Saturday, November 29, 2014

Religion and Geopolitics Review: Saturday, November 29

Religion and Geopolitics this week includes:

Early in his pontificate the Pope said Catholics must not be trapped into "obsessing about homosexuality, contraception and abortion," He said there are more fundamental truths that must be emphasized and these "issues" would fall in place in some larger, more understandable context. The Conference of worldwide religious leaders on the Complementarity of Male and Female held in Rome from November 17th-19th was a beautiful and bracing illustration of the Pope's approach. The series of interesting and different speakers is supplemented by a link to the stunning video presentation produced by organizers of the conference. This cosmological and anthropological approach to masculinity and femininity is exactly the widening of the playing field needed for Catholic thinkers to enter all these debates on our own terms. The talks are excellent - from the Pope to Rabbi Sacks to N.T. Wright to Peter Kreeft and Fr Barron. The approach is the most fundamental lesson. The narrowing issue approach has given way to the Church explaining the larger reality from which our position on issues is derived.

The United Arab Emirates and Saudi Arabia see the Muslim Brotherhood as grave threats, not because of any extremism within the Brotherhood, but because it is a threat to their current political system. As the United States helps fight the Islamic State, it is important we weigh our relationships with Sunni Arab states like Saudi Arabia and the UAE and not allow ourselves to be drawn into the fear of the royal autocracies for democratic Muslim movements.

Advances in military technology often have broader geopolitical impact. The Russians, for example, completed a project the US has been unable to accomplish in updating its armored vehicles. The Armata program has given the Russian military a new platform from which to build battle tanks and armored infantry carriers. New focus has been placed on crew protection and better protection for arctic conditions - signs that Russia is investing in its tank crews and in protecting strategic resources in the far north. While Russia is looking at advancing its ground forces, the United States has advanced its air and sea power through the successful testing of the new F-35 at sea. The F-35, modified for use by the Army, Navy, Air Force, and Marines, is a "fifth generation" aircraft that will help maintain air and sea dominance in the decades ahead. It is also a large part of America's "Asian pivot" to counter rising China. Given this, along with vocal US strategists speaking on war with China, China may be less inclined to cooperate with the United States regarding military matters and is indeed making strategic plans of its own. The outcome is not as certain as this writer would put it. However  it seems like  a deeper Russian-Chinese partnership is more and more likely.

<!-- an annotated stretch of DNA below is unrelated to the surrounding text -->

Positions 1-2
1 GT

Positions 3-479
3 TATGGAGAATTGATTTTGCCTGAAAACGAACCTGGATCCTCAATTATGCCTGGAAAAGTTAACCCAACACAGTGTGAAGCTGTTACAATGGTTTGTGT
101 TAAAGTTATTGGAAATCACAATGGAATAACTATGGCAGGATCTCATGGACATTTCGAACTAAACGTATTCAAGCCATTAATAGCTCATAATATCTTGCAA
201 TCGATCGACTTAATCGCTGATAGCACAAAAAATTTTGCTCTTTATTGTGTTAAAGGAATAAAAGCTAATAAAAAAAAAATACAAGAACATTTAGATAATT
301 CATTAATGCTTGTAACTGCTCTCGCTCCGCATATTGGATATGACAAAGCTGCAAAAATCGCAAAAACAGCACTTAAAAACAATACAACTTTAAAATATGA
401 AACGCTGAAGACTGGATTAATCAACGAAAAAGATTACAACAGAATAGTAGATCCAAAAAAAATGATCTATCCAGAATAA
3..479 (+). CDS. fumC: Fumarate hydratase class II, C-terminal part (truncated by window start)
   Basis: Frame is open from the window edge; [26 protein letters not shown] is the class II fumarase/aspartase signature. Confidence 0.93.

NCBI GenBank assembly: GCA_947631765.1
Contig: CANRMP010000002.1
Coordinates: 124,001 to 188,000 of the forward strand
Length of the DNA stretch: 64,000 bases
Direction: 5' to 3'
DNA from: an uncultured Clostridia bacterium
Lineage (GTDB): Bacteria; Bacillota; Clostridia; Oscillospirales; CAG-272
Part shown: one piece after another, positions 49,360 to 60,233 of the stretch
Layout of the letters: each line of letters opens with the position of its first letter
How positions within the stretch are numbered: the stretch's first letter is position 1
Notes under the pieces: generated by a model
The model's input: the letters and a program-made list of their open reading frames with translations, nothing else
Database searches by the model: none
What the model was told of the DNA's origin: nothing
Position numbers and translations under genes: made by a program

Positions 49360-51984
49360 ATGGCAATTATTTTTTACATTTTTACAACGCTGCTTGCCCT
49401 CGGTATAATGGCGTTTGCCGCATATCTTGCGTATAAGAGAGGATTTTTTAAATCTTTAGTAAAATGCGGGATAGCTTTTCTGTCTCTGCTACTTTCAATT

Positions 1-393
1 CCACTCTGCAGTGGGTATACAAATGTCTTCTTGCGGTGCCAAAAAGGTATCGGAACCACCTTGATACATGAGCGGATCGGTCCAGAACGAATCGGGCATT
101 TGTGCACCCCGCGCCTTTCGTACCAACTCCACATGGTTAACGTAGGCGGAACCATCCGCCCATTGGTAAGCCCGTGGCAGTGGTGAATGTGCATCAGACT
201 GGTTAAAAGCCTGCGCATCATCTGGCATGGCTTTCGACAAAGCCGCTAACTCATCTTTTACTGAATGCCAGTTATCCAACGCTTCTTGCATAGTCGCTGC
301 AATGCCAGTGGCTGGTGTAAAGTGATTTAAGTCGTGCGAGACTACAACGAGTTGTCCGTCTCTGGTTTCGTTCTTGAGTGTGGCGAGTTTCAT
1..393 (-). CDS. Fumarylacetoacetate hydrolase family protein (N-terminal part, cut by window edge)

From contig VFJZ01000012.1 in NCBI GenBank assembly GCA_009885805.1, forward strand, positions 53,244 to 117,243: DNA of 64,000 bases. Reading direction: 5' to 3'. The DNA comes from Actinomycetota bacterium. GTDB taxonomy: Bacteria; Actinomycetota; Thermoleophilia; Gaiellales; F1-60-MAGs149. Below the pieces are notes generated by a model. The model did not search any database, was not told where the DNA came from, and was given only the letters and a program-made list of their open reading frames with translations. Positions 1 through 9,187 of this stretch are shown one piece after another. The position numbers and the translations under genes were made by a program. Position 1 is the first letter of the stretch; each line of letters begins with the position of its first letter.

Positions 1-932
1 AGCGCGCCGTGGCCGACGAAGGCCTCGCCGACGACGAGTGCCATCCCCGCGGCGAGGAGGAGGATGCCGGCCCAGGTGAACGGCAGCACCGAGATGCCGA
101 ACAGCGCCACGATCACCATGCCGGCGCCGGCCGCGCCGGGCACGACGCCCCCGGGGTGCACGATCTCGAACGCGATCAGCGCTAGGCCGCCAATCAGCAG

Monday, November 24, 2014

Map on Monday: German Invasions of France

Between 1870 and 1940, Germans invaded France three times. Although these three clashes took place in modern times, feuding between the two nations may be traced back to the division of Charlemagne's empire at the Treaty of Verdun in 843. In the division, a strip of territory between what would one day become France and Germany became the area in which many of the battles below were fought. Indeed, the victors of the Franco-Prussian War (1870) and World War I (1914-1918) claimed lands in this very region.  

The map above (click to enlarge) depicts the Prussian (German) invasion of France by way of Alsace and Lorraine during the Franco-Prussian War of 1870. This war came as the third successive war in German unification (the first two were fought with Denmark to secure the German north, and with Austria-Hungary to secure the southeast). From these wars emerged the new German way of war - quick, deadly, and decisive. The rapid maneuvering of the Germans at the outset of the war with the French led quickly to the decisive Battle of Sedan on September 1, 1870. Entrapped by the Germans, the entire French army was forced to surrender along with their commander, Emperor Napoleon III (whose reign that day came to an unceremonious end). With the war's conclusion, Alsace and Lorraine changed hands to the Germans and the German wars of unification were complete.

Germany sought another rapid war with the French in 1914. The map above (click to enlarge) is a map of the Schlieffen Plan - a plan originally drafted in 1905 but largely became the basis for the German strategy in the opening offensive against the French. The plan of attack was a large sweeping action with forces from the north wheeling around to capture Paris from behind. The large forces coming through neutral Belgium, however, brought the British into the war. As the opening German campaign sputtered to a halt, British reinforcements and freshly dug trenches defeated the German plans for a quick and decisive war. With the eventual defeat of Germany, Alsace and Lorraine changed hands once more and returned to the French (who then began building the famed Maginot Line of defenses against future German aggression).